One facet of the war in Ukraine that doesn’t often get shared is that Kyiv is still a really fun city. Everywhere you’ll find basement speakeasys, streetside cafes and parks bustling with people enjoying the rhythm of summertime everyday life, just like in any other European city. Afternoon parties turn into late, but not too late-night revelry as the music and drinks must stop flowing at 9:30 so that folks can get home before the midnight curfew.
On the surface, Kyivans seem to be living a normal life, but scratch a little below and you’ll find wartime guilt weighing heavily on everyone.
War is always on my mind
No one ever forgets about the war raging in the east and southern regions of the country, even while trying to blow off some steam. Nightly drone and missile attacks still plague Kyiv, but fortunately Ukrainian air defence is rock solid thanks to the top-notch military equipment supplied by Western allies. Life is quite a bit easier in Kyiv than it is in Kherson for example, which is in range of the murderous Russian artillery.
Everyone works hard to pay their bills, but also donate whatever they’d normally squirrel away as savings to the military. Whenever a group of us is sitting & chatting after the rooftop the bar has closed, there’s lots of laughter, but there’s also a stiff dose of reality.
One of my friends has a father fighting on the front lines but hasn’t heard from him in four days. Two others have family trapped in occupied territory, and there’s always someone talking about volunteering to fight. Men are constantly drafted and everyone knows a friend who’s died at the front.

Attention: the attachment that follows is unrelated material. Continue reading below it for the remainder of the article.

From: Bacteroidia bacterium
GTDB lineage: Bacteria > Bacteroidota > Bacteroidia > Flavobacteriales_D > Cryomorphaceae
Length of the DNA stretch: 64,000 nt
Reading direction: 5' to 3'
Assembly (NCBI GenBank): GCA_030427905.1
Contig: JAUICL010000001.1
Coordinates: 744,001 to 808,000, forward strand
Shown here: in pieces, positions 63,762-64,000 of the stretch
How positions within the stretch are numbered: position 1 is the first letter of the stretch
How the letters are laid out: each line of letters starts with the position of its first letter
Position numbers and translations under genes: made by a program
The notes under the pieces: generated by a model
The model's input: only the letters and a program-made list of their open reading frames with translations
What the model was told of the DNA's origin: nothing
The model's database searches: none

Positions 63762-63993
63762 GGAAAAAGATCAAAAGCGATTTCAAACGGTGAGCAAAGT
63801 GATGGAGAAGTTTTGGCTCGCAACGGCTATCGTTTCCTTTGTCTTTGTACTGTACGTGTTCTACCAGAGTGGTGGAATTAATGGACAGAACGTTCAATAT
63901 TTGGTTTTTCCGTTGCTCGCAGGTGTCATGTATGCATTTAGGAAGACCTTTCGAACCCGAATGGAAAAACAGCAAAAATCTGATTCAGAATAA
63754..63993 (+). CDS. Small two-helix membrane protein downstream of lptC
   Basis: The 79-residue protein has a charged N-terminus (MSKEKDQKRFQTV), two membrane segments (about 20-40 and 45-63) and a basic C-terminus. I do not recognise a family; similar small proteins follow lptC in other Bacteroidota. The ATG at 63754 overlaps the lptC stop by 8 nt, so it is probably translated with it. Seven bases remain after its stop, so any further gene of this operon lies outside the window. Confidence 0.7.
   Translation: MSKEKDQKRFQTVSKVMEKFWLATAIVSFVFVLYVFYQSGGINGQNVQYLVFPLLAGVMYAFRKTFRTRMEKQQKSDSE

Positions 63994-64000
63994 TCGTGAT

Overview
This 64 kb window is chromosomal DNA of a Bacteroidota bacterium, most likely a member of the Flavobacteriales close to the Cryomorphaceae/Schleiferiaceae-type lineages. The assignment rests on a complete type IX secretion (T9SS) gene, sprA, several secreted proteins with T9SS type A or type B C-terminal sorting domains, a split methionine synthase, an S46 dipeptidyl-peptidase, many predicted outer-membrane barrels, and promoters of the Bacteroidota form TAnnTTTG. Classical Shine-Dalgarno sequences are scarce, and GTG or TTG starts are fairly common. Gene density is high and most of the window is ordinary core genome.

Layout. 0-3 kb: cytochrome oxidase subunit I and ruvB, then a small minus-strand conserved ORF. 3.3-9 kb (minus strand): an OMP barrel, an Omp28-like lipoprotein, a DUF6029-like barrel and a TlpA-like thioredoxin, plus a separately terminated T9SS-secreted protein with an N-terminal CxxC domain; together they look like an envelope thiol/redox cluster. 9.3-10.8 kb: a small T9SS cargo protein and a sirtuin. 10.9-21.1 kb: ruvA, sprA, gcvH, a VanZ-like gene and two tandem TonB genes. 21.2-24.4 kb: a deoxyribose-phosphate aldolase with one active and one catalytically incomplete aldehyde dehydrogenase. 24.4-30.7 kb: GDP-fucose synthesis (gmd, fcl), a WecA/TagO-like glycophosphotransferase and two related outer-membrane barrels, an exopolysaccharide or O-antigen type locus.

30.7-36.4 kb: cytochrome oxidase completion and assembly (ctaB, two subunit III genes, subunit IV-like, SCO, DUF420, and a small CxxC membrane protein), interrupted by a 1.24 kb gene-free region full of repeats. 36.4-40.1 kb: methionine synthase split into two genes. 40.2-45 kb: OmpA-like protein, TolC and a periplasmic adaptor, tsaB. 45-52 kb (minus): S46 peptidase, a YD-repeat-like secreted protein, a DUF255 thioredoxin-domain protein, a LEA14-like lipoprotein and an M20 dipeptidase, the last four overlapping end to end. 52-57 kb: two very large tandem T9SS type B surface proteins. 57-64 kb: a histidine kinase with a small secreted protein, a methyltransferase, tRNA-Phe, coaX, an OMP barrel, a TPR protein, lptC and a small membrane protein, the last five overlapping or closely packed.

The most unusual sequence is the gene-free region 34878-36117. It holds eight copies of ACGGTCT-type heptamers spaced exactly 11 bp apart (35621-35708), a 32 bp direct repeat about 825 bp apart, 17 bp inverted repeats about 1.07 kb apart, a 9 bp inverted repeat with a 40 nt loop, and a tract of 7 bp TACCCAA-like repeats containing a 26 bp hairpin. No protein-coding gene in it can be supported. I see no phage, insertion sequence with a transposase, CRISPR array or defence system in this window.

A Guilted Cage
Ukrainians are people just like us. They want to be happy and enjoy life, but it’s very hard to be happy about anything while friends & family are dying just a few hours away. When living day by day, how can you not need to blow off steam? At the same time, celebrating just seems wrong, a guilty pleasure that should be reserved for people not at war.
After a year living in Ukraine I’ve learned that war causes untold damage and heartbreak, but it also brings people together to resist a common enemy. Ukrainians and Russians are like a fractured family who’ve spent decades together but are now experiencing a horrendous estrangement.
In Ukraine, guilt is a paradox, but so is an unjustified, murderous war with your brothers and sisters.
Slava Ukraini! Heroaim Slava!